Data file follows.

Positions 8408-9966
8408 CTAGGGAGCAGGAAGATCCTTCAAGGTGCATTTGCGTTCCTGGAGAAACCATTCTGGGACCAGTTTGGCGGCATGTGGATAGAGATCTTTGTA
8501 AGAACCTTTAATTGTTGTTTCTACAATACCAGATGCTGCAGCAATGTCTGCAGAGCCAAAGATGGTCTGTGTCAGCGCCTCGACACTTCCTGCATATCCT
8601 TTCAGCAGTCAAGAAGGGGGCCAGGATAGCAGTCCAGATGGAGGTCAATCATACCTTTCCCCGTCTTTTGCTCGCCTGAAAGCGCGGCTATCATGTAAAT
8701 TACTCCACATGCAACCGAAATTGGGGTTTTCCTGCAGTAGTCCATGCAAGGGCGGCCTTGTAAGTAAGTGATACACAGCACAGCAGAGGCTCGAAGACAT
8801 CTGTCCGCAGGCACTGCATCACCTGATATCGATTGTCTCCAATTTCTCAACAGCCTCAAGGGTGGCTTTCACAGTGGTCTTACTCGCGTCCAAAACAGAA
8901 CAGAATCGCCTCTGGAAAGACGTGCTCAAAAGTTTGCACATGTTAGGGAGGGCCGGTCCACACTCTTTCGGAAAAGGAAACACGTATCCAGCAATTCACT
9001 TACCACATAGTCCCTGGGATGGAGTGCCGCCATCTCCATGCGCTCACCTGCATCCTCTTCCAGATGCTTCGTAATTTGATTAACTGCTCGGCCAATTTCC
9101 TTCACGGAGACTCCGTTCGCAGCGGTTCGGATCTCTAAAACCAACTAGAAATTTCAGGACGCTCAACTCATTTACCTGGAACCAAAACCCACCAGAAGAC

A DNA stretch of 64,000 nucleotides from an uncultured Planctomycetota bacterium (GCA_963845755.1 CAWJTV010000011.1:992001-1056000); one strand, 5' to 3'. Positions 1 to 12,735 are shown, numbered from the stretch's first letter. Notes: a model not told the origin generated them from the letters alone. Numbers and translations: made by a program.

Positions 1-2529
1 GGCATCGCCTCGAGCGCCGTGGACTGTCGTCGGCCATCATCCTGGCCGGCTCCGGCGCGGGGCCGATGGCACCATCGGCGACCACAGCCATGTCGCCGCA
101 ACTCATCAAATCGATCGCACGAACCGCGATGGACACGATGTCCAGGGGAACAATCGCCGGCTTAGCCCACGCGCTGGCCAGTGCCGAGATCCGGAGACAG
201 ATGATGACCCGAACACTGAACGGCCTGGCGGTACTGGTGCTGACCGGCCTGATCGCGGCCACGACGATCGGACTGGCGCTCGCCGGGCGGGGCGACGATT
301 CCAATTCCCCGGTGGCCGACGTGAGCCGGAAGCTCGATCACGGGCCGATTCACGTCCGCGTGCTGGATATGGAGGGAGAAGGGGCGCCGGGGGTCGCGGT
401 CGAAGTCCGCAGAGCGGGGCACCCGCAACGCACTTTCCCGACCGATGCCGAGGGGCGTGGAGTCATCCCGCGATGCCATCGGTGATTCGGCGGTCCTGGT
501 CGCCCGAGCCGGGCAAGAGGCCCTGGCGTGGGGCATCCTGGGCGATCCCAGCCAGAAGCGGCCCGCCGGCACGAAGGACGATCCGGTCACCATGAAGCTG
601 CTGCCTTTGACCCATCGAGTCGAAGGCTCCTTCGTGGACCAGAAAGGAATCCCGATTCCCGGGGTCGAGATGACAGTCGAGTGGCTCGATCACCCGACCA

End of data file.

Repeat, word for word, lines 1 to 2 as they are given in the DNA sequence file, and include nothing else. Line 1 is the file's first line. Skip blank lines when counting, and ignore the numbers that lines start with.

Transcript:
Positions 8408-9966
8408 CTAGGGAGCAGGAAGATCCTTCAAGGTGCATTTGCGTTCCTGGAGAAACCATTCTGGGACCAGTTTGGCGGCATGTGGATAGAGATCTTTGTA